Mark P. Lagon is International Relations and Security Chair, Master of Science in Foreign Service Program at Georgetown University; and an Adjunct Senior Fellow at the Council on Foreign Relations. He served as Deputy Assistant Secretary of State for International Organizations.
Ryan Kaminski is Leo Nevas Human Rights Fellow with the United Nations Association of the USA, and formerly a Research Associate in the International Institutions and Global Governance Program at the Council on Foreign Relations.
"If elites in the Muslim world fanned the flames of conflict, so did a few in the West..." "Identifying and acknowledging the role elites play as accelerants of fiery conflict will help advance constructive dialogue on tolerance, dignity, and universal rights..."
Since Samuel Huntington’s 1993 article warning of inter-civilizational conflict, pundits and policymakers alike have been quick to forecast a so-called “clash of civilizations.” This has become especially common following 9/11, with warnings of a unitary Islam pitted against a unified West. Yet a clear-eyed assessment reveals that the West includes Muslim-majority regions and the often fractious United Nations; this divisive vision is as incorrect as it is unhelpful.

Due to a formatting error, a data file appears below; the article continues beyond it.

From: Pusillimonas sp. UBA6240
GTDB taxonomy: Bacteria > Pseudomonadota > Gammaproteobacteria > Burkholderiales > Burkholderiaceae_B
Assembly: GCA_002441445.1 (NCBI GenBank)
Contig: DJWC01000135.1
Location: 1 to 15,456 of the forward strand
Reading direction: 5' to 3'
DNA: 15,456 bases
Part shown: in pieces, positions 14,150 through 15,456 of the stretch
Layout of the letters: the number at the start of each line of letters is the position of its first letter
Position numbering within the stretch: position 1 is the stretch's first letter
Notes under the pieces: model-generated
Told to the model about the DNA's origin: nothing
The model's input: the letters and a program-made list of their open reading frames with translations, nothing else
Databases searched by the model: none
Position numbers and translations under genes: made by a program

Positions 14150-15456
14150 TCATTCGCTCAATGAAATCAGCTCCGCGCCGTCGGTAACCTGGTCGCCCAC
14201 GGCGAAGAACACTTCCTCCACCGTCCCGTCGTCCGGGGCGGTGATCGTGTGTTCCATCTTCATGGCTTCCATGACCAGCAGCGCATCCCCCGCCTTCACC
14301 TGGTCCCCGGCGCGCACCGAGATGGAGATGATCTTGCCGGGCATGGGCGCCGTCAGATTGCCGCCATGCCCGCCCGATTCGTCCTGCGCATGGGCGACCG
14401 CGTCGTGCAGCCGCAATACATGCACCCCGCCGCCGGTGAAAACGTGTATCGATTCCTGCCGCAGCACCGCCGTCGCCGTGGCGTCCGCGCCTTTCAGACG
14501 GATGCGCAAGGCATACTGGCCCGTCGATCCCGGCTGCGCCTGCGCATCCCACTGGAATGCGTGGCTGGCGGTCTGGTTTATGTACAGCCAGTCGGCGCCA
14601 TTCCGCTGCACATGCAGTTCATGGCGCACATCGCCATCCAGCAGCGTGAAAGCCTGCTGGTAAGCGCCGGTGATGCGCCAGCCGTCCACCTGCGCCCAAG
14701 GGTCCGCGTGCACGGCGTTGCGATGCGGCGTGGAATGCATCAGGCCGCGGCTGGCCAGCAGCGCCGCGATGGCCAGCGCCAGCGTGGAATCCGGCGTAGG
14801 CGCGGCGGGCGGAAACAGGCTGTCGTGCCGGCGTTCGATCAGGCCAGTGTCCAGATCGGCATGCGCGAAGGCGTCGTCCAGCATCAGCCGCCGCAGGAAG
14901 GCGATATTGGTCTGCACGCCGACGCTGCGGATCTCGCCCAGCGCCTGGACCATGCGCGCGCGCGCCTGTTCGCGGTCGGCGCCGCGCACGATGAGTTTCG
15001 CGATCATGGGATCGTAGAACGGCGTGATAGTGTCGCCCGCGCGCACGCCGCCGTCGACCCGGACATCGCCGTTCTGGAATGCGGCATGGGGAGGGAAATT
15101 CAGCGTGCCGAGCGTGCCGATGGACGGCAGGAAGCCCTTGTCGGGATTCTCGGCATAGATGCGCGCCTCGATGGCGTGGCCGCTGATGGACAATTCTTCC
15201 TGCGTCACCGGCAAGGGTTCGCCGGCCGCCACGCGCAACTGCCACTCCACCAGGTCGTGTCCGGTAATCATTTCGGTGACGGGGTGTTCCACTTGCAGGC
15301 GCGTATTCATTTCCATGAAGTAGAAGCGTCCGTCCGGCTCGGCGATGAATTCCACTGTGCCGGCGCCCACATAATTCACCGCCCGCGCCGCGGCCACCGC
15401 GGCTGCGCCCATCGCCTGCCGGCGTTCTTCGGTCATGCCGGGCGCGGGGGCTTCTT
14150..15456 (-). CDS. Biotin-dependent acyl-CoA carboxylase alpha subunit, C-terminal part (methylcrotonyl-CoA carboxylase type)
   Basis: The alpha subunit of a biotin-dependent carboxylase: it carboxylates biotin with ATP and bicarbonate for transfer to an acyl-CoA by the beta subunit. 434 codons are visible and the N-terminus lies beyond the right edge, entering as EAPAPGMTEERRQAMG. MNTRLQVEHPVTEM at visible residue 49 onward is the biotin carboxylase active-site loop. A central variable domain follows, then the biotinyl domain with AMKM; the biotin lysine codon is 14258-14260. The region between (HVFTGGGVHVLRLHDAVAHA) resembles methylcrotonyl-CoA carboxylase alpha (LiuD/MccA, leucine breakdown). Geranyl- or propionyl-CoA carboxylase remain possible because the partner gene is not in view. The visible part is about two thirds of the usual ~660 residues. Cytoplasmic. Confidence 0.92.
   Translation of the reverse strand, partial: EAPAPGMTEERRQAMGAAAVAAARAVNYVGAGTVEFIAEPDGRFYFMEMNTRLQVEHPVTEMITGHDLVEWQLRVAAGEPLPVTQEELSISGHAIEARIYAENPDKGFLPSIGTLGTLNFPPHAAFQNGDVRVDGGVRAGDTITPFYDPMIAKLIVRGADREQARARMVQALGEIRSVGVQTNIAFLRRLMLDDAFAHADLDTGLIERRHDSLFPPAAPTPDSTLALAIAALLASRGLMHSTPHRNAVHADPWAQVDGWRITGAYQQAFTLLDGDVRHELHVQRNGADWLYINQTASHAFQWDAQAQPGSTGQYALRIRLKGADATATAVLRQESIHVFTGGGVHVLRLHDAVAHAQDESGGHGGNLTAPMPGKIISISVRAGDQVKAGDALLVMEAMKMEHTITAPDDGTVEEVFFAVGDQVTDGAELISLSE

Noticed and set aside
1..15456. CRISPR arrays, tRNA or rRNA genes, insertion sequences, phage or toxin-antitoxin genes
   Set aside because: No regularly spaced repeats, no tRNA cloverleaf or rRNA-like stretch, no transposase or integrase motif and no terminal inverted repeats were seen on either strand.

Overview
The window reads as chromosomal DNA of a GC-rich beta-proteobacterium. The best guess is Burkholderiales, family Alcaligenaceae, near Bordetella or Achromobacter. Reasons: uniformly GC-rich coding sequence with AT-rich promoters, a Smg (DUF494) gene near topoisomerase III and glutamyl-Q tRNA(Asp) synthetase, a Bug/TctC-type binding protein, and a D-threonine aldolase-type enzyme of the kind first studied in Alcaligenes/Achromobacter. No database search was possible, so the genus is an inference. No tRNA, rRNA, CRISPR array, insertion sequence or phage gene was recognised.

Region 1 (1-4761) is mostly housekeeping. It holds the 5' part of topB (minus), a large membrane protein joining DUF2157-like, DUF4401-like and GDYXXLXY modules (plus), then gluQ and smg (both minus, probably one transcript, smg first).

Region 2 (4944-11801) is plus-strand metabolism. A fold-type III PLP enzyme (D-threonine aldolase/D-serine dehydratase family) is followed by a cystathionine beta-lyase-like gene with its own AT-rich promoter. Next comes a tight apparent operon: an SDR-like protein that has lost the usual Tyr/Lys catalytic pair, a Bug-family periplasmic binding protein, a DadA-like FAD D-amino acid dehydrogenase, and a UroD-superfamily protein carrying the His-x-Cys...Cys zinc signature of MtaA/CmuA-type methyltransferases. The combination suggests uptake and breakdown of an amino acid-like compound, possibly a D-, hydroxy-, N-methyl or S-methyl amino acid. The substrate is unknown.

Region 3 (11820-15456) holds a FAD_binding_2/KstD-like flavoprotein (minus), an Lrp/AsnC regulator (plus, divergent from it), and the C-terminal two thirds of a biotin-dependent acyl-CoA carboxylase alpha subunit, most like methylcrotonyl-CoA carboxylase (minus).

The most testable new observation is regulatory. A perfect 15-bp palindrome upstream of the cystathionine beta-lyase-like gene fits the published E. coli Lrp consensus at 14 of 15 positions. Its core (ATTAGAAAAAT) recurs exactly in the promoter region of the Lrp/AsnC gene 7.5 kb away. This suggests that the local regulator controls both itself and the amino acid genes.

In his address to the UN General Assembly in September 2012, President Barack Obama argued that freedom of speech and tolerance transcends civilizational, cultural, and religious fault lines. “Together, we must work towards a world where we are strengthened by our differences and not defined by them. That is what America embodies, that’s the vision we will support,” declared Obama. In direct opposition to those favoring limitations on the freedom of expression or the imposition of blasphemy charges, the president noted, “The strongest weapon against hateful speech is not repression, it is more speech – the voices of tolerance that rally against bigotry and blasphemy and lift up the values of understanding and mutual respect.”
Setting the stage for Obama’s remarks was what can roughly be termed as a global panic attack with peaceful, semi-violent, and violent protests about a video spreading from Europe, Africa, the Middle East, and Asia. In the face of the unmistakable energy and vigor associated with protests, however, many were left confused how a shabbily crafted video, Innocence of Muslims, with a skeletal budget, and miniscule opening audience to match, could instigate such a worldwide conflagration. (purchase article...)